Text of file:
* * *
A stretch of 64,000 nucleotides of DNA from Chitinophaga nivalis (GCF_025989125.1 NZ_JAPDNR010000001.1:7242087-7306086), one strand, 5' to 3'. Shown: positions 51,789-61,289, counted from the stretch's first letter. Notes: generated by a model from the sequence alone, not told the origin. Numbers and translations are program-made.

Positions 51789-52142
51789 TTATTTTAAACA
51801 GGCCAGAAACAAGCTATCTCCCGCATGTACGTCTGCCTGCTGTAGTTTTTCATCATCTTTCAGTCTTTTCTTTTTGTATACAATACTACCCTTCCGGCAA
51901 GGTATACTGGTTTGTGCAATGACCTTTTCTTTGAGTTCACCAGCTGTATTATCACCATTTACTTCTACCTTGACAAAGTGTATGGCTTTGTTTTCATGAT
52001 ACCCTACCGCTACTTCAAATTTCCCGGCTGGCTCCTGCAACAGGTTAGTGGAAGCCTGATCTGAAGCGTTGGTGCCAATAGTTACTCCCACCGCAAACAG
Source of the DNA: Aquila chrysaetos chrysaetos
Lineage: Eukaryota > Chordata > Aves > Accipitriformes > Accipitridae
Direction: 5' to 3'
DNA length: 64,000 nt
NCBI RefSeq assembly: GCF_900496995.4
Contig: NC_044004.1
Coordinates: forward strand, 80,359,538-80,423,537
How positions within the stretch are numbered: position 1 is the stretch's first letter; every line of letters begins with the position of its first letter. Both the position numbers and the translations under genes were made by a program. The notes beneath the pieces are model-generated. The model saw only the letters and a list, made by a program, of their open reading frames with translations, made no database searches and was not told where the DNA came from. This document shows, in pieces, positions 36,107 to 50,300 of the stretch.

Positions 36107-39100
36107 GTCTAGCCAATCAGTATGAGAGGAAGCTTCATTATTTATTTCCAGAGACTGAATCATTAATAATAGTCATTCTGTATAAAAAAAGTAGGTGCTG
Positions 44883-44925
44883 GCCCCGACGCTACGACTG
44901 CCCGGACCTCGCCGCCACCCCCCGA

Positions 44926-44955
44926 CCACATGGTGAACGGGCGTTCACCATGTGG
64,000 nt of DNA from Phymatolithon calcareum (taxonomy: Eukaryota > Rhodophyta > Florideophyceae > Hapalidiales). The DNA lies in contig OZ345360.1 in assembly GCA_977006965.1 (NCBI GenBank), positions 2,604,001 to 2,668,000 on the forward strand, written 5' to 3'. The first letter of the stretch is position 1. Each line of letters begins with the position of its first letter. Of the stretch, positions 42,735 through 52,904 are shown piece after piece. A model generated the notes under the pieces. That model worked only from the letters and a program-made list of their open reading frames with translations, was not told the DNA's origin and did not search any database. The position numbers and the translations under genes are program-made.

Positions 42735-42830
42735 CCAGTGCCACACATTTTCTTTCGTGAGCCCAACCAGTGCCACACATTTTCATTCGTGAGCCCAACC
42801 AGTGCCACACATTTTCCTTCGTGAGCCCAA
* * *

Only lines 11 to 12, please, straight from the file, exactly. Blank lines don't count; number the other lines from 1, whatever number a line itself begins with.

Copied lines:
NCBI RefSeq assembly: GCF_900496995.4
Contig: NC_044004.1